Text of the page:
By 1901 Georgie reported that Jenny 'now never speaks  without being spoken to .. and seldom smiles'.  And six years later, after a visit to Kelmscott, Georgie added that 'a week in Jenny's company' had made her understand Janey's situation 'as I never did before.' 

Monday, 13 May 2019

Fanny Cornforth's last days

Christopher Whittick and Kirsty Walker have separately published on the final years of Fanny Cornforth, Pre-Raphaelite model and Rossetti's devoted companion, which make for relatively sad reading, although with today's greater familiarity with alzheimer's and other dementias her experience was by no means unusual.

And the detailed record kept by the Graylingwell asylum or hospital  now in West Sussex Record Office makes this clear.  Admitted from Chichester workhouse on 30 March 1907 as a widow with no known relatives, she was 'well nourished', indeed stout, but 'very deaf', confused, 'excitable'  and upset, with no sense of orientation and no memory for recent or remote events.  In September she fractured her wrist in a fall, and kept attempting to remove the plaster cast.  By January 1909 she was bed-ridden and effectively blind, and on 24 February she died, the causes listed as pneumonia and senile dementia.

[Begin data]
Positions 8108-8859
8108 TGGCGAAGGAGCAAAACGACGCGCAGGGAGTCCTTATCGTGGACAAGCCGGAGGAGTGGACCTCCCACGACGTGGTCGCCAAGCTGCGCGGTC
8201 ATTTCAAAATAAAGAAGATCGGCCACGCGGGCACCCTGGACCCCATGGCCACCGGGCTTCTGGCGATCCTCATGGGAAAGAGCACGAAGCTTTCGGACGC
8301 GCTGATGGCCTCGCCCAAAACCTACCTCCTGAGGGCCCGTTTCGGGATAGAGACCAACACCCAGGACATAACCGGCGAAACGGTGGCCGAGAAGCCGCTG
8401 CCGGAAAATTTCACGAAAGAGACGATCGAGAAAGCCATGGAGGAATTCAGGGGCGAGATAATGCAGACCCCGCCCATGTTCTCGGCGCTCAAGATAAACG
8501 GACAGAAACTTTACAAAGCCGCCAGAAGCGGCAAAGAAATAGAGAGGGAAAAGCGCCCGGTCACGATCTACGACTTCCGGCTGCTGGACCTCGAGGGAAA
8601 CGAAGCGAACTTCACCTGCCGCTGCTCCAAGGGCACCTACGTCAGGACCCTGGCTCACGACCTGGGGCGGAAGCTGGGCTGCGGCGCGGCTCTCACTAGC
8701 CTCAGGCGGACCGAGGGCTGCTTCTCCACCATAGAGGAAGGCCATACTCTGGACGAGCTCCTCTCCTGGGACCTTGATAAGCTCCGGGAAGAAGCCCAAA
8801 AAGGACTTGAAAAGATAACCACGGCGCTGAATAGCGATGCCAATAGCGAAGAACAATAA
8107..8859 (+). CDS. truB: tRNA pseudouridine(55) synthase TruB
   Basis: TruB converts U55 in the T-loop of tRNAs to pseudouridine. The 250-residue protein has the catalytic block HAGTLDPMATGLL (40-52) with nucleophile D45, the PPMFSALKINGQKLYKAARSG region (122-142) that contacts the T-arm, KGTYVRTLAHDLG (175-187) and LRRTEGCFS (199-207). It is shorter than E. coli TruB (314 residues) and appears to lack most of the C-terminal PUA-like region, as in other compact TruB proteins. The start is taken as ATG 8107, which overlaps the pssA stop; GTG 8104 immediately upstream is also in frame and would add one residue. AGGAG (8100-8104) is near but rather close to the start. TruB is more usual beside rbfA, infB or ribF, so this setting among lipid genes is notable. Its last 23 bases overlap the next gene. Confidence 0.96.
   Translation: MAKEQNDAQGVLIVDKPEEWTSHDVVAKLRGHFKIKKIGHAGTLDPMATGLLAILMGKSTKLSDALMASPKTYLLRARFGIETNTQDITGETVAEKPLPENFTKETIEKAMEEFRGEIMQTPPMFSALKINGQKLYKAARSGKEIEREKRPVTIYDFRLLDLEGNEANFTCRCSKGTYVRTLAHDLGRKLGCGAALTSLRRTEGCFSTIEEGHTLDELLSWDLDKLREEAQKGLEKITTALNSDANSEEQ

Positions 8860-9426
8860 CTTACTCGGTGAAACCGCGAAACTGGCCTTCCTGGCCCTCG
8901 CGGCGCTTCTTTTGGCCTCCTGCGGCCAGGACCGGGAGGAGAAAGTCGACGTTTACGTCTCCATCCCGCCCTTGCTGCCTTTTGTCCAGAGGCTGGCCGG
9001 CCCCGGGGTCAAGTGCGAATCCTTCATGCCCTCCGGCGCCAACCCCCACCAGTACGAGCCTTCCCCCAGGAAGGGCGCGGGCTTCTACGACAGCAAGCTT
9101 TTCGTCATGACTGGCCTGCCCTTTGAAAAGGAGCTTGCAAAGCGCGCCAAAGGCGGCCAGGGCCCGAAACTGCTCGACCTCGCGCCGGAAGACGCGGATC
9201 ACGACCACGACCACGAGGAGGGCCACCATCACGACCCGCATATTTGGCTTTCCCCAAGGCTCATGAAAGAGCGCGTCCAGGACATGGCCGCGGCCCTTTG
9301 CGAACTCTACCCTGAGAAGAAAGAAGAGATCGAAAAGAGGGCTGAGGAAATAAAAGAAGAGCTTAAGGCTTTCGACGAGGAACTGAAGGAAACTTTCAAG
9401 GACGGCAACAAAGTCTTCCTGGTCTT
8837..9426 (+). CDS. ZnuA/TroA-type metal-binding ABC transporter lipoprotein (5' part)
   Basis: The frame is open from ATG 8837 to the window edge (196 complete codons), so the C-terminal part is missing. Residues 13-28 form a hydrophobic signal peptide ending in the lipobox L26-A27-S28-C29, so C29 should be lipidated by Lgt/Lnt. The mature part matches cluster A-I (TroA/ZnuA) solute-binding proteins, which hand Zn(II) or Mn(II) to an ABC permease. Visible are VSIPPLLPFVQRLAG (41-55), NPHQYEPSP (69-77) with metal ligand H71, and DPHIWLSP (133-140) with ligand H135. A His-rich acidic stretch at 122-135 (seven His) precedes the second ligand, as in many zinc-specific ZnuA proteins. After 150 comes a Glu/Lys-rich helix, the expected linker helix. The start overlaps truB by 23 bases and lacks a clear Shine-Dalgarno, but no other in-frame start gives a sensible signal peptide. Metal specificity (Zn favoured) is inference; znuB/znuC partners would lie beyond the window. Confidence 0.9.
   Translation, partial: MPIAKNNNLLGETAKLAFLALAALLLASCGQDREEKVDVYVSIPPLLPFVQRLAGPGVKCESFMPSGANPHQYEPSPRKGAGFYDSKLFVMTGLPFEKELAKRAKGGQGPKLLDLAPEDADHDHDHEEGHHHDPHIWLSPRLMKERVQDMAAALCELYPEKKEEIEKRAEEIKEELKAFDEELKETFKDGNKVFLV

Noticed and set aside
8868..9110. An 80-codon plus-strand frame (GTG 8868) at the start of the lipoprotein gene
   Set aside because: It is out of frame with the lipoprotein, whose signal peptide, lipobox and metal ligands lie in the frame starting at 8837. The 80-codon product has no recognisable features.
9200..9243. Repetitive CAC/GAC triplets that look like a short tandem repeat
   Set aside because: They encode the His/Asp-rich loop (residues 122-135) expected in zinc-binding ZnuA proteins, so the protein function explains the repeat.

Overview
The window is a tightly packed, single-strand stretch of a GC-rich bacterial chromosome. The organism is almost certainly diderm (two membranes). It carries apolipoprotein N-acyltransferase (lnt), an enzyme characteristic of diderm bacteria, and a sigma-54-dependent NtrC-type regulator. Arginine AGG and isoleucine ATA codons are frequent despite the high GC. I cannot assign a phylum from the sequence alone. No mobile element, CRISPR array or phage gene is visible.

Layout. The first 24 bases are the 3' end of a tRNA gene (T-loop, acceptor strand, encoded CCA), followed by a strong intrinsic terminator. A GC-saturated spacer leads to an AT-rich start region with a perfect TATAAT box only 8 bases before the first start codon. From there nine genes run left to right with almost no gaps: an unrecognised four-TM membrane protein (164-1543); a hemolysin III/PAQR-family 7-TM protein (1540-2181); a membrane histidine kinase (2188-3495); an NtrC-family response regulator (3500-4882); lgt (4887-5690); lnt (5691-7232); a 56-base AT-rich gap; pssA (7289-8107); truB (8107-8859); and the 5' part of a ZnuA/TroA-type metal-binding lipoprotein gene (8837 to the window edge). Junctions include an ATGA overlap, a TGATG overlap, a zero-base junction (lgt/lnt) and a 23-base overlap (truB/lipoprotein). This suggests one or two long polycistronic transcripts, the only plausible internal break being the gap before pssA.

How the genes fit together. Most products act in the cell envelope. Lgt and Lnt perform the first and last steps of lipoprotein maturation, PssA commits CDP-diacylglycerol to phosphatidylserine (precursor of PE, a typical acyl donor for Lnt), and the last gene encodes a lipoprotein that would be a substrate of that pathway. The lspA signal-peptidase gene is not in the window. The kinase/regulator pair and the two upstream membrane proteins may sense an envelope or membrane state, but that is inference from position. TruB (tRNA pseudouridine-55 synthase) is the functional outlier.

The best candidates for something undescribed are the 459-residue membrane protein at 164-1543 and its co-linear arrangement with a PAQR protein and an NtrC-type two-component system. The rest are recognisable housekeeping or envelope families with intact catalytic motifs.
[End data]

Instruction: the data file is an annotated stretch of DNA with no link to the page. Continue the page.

The melancholy chronicle is aggravated by the absence of all friends and relations, and by the fact that the hospital record is for 'Sarah Hughes',  which was Fanny's name during her first marriage.  So there is no trace of her second husband John Schott - who predeceased Fanny.  The record cites two informants who appear to have transferred Fanny to this version of community care:  Mrs Mant from the Homestead at Felpham, described as her landlady, who committed Fanny to the Chichester Union workhouse, and Ann Humphrey of Outram House Felpham, who stated that Fanny had been  'strange in her manner' for some time and occasionally violent. Both addresses sound like private care homes,  which  presumably moved their most decayed residents to poor law public hospitals on a regular basis.